|forward seat post for my road bike||triHitz|
Jun 8, 2001 10:03 AM
|Anyone have any experience/opinions on the Profile Design FastForward or Thomson Setback seatposts. Thinking about putting one on my Airborne Zeppelin to make the aero position more comfortable and more 'tri-geometry' friendly. Thanks for any input!|
|No answer, but excellent question. Anyone?||Osh|
Jun 8, 2001 8:30 PM
|I was wondering the same thing.|
Jun 9, 2001 10:00 PM
|I've got a Torque Titanium seatpost which is a forward seatpost. I've used it in 1 race this season and it definately makes flats faster and in general more comfortable in terms of breathing and a more agressive position. Only thing I've noticed in training is that climbing is more difficult with this steeper seat tube angle. This would probably be true for any steep angled geometry frame. Anyway, it seems to work well, although I've only used the Torque ti. I would highly recommend it. Another to try are the corima ellipse, but it is also pretty pricy.
|re: forward seat post for my road bike||chuck|
Jun 10, 2001 5:15 PM
|I use the Profile on my road Calfee. I have had no trouble (knees / back etc) and I think it is a good aternaive to tri geometry.|
|re: forward seat post for my road bike||yossarian|
Jun 12, 2001 1:59 PM
|i have a profile on my trek, and it's definitely more comfortable than before. however, when i made the switch, i also shortened my stem and threw on some profile clip-on aerobars, so they made a difference as well, i'm sure. he comment about climbing is true. i find it's best to sit up and push myself as far back onto my seat as possible during a ough climb, rather than staying in the down position. i'm happy with it, though, so that's about all i can say on the subject. i'll be able to tell you more after my first 1/2 IM in three weeks. good luck.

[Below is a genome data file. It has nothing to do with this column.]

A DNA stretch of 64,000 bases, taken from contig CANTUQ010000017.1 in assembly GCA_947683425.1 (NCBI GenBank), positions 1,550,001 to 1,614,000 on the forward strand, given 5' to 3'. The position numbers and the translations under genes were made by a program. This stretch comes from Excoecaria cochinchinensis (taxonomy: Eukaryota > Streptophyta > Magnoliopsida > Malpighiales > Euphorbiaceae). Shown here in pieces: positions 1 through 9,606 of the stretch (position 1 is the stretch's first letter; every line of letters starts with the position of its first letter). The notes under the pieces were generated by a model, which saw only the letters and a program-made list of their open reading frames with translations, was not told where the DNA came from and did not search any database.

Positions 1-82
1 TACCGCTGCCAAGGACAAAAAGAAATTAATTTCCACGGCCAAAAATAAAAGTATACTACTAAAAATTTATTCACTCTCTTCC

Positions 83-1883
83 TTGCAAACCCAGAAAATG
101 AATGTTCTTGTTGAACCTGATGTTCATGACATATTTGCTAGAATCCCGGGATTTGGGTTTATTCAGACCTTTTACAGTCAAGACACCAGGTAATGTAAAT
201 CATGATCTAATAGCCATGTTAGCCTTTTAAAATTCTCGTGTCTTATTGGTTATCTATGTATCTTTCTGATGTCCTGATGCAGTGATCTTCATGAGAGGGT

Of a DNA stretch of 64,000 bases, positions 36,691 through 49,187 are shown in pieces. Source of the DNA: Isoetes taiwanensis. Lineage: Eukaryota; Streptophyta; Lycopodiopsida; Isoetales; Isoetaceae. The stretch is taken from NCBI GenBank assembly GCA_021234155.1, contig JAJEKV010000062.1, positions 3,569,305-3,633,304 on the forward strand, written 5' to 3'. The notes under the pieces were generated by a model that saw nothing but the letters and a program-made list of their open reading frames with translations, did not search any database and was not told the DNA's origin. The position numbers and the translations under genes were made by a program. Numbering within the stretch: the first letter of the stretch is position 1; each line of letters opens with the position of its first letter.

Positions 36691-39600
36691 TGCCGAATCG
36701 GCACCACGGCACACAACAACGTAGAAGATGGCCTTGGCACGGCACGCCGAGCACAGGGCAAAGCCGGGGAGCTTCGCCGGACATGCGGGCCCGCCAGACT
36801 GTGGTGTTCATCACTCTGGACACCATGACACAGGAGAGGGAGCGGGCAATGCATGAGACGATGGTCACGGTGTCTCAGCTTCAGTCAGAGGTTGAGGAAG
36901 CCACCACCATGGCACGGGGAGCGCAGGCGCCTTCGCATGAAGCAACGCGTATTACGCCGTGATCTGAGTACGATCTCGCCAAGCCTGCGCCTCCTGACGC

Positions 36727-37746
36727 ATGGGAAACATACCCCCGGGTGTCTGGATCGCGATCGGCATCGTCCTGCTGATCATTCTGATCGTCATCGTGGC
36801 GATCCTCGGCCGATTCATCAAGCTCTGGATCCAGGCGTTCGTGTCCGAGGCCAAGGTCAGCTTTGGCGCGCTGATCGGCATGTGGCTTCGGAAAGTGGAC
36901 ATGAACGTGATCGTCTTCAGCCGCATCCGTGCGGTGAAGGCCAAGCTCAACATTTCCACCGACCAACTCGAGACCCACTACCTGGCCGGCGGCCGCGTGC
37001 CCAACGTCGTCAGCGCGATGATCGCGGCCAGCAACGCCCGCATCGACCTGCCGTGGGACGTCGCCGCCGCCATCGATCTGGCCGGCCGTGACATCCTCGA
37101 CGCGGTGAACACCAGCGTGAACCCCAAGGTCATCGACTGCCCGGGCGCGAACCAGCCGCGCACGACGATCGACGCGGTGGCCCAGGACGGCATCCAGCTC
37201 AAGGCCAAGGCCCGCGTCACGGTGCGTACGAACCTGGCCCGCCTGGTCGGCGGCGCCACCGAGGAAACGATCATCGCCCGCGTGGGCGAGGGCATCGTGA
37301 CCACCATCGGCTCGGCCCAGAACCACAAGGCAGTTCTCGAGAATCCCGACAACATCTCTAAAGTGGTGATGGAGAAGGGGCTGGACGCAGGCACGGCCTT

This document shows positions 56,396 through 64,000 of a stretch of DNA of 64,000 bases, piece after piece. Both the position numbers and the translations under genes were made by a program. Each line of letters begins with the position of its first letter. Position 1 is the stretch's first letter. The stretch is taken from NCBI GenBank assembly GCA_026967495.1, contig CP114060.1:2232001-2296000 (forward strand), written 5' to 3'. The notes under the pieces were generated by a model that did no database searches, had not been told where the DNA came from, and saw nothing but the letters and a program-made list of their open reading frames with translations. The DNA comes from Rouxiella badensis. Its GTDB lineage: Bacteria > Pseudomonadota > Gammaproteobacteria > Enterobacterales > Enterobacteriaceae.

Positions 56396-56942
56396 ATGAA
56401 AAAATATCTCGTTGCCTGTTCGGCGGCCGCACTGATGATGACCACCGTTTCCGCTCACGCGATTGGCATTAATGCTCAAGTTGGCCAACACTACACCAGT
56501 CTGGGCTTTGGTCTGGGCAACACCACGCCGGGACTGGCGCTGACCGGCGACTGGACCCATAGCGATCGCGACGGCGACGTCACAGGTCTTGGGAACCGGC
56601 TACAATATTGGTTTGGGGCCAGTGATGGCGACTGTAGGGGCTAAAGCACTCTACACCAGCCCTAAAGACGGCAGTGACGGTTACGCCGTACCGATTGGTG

|re: forward seat post for my road bike||Bubba|
Jun 12, 2001 9:58 PM
|Looks as though you have received some good advise regarding the use of a forward seat post. Personally I believe it depends on the type of racing/training you prefer and your body size/proportions. I used to force myself into a "tri" position on my road bike, but I was rarely comfortable. I have been doing ironman distance races the past 2 years on a QR, on which I have placed a set-back seatpost. I have found it more important to closely mimic the seat/crank positioning relationship. Thus my tri positioning, in terms of how my legs interact with the crank, is nearly identical to my road bike (i.e. training). I'm also rather long in the trunk, so I can use the extra room. Sorry to babble- hope it helps. TTFN|
|re: forward seat post for my road bike||MADC|
Jun 15, 2001 10:39 AM
|The simplest, cheepest, most elegant solution is to use a Control Tech seatpost turned around, and sliding the post torwards the back of the rails. This can put you in the "tri-geometry" range of 75-78deg. The Control Tech is a lot cheeper- @$45 than some of the choices given, and a lot lighter than the Profile. It also puts you a bit closer to the bars for a more comfortable aero position. The site Slowtwitch.com is probably the best tri-info site around and pretty thoroughly describes converting a road bike for Tri's. Good Luck.|
|re: forward seat post for my road bike||David Derkacs|
Jun 20, 2001 8:41 AM
|I personally used the Profile fast-forward seatpost on a traditional geometric frame, and was pleased with it. I had only positive things to say about it, especially if you have trouble finding a comfortable aero position. It allowed for up to 2.5 inches of forward travel and allows for a wide range of plumb line positions. I have since bought a bicycle with compact geometry which eliminates the need for the seatpost. If you want I can sell mine to you at half price of what it costs new. It is a 1998 model, which is identical to the current design. Let me know if you have any questions.
David Derkacs (firstname.lastname@example.org)